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New Global Research Initiative Investigates Carbon Sequestration Potential Of Kelp

Could kelp be a secret weapon in the fight against climate change? A new research project aims to answer that question by better understanding how kelp contributes to carbon sequestration in our oceans.

The international collaboration, led by Aotearoa New Zealand’s Cawthron Institute with partners Sequench (NZ), Kelp Forest Foundation (Netherlands), and NatureMetrics (UK), has been funded by Oceankind – an organisation that supports initiatives to improve ocean health.

Project leader Dr Xavier Pochon of Cawthron Institute said seaweeds, in particular kelp, could be a significant source of the carbon sequestered in the ocean.

“Up until now, kelp’s contribution to the carbon cycle has remained unknown because we have not had the tools to measure it, so we’ve assembled a project team with the expertise to unlock this important information,” Pochon said.

“Our challenge is to quantify the kelp-derived carbon in marine sediments which would revolutionise our comprehension of the role kelp forests’ are playing in the global carbon cycle and their potential for climate change mitigation.”

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Pochon said Cawthron Institute holds expertise in the development and application of state-of-the-art eDNA technology that they apply in aquatic environments to tackle some of the biggest environmental challenges of our time, including climate change and biodiversity loss.

“For this project we look forward to working with our world leading research partners to build a kelp genomic library and use leading edge molecular diagnostic tools to estimate the amount of kelp-derived organic matter that is stored in marine sediments and surrounding environments.”

Traditional methods of measuring kelp-derived carbon in marine sediments, such as stable isotope, pigments, and lipid analysis, have been limited in their ability to accurately detect and identify kelp-derived carbon in marine sediments. This project's approach leverages the power of environmental DNA, which involves the extraction of genetic material directly from environmental samples without any obvious signs of biological source material.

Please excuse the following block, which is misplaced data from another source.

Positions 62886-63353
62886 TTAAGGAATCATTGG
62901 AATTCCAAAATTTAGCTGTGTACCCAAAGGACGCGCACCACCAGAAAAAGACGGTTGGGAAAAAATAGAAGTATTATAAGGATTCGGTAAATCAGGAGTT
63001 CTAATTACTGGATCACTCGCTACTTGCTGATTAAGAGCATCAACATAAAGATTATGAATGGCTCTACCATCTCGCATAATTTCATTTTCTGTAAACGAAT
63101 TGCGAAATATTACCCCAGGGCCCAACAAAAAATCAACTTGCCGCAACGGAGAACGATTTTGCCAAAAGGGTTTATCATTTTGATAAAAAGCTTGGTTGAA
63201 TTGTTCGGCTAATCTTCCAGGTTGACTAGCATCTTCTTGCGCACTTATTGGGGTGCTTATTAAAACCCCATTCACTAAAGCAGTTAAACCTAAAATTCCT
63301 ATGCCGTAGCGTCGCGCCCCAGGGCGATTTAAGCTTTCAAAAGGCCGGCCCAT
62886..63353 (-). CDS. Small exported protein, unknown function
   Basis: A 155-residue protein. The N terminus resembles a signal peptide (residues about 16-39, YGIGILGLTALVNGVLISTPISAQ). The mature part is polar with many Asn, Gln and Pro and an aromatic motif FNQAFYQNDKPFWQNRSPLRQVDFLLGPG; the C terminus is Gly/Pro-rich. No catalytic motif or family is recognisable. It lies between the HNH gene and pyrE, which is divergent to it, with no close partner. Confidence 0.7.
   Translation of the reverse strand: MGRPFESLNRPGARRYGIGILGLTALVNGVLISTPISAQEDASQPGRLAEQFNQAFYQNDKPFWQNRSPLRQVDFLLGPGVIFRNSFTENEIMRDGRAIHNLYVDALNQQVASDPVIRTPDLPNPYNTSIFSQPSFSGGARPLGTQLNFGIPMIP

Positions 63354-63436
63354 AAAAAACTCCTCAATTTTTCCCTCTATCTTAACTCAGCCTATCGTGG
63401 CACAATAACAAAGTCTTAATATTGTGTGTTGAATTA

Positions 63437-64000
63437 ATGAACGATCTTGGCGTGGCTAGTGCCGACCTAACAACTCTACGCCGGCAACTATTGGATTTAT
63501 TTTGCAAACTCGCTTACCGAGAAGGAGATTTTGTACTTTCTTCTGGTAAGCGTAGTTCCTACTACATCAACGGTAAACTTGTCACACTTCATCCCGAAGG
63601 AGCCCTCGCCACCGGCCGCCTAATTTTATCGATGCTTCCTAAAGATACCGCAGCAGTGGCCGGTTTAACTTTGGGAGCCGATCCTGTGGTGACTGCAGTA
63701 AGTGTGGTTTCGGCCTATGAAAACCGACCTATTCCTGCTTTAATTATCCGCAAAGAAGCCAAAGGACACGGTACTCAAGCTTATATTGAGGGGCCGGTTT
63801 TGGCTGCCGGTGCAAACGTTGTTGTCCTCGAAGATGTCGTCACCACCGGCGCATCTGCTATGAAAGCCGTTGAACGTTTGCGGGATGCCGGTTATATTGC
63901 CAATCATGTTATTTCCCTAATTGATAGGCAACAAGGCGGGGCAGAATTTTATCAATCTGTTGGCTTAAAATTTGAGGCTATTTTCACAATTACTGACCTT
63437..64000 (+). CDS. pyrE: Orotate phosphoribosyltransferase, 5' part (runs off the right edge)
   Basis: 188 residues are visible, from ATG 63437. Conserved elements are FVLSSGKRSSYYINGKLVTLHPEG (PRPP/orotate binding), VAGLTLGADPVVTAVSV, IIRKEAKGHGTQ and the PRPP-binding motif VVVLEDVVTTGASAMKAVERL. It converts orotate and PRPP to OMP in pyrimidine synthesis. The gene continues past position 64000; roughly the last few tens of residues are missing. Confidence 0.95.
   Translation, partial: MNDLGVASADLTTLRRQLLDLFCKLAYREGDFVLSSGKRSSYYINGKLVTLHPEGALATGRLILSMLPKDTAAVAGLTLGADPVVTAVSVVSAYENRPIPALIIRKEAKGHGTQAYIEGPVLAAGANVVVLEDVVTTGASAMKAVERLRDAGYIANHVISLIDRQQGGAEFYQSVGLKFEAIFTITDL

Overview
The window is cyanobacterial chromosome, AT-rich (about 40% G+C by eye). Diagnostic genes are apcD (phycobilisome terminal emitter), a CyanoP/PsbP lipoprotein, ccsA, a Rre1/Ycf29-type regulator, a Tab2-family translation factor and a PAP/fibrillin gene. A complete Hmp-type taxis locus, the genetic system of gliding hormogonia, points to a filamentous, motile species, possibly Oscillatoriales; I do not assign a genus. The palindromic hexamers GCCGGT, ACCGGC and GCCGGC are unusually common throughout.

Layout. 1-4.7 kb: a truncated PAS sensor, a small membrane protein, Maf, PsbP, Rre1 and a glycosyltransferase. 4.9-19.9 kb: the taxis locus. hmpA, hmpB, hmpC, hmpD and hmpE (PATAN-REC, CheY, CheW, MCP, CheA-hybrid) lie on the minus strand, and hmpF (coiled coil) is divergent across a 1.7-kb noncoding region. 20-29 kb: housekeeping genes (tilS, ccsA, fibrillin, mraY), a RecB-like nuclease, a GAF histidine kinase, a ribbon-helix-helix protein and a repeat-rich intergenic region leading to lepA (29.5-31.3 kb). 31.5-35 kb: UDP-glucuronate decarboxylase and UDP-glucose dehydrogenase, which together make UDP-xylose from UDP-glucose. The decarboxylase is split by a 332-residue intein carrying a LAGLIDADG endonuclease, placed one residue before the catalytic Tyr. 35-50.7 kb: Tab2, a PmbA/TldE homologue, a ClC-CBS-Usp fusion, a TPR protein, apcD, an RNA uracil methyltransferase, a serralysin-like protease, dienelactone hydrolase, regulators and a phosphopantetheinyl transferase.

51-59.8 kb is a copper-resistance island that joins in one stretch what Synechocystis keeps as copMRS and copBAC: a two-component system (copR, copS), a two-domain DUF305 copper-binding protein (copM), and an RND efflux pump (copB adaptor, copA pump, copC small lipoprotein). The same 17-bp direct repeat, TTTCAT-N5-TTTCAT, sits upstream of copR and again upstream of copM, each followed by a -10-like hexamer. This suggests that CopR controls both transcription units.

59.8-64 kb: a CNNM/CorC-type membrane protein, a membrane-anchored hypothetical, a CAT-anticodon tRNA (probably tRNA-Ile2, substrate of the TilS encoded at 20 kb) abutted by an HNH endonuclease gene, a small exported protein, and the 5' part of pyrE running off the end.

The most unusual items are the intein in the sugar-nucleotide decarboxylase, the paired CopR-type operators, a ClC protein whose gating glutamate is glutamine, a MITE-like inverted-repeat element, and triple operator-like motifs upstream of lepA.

“Our partners at Sequench, NatureMetrics and the Kelp Forest Foundation are all global experts in this field, so we’ve established a real ‘dream team’ of research organisations to tackle this challenge together.”

“If this project demonstrates that eDNA is a reliable and traceable marker for tracking giant kelp-derived carbon, it will allow for more accurate assessment of carbon sequestration potential in kelp forests. Successfully identifying and quantifying giant kelp DNA in sediment samples will establish a direct link between source and sink habitats, informing conservation and blue carbon initiatives.”

Elif Demir-Hilton, advisor at Oceankind, said the project represents a significant step forward in ocean conservation and sustainability.

“We are happy to support this strategic partnership to design and test molecular tools for species-specific carbon tracing. The capacity to track the fate of kelp carbon can inform restoration and conservation efforts and fill an important gap in the toolkit for carbon sequestration.”

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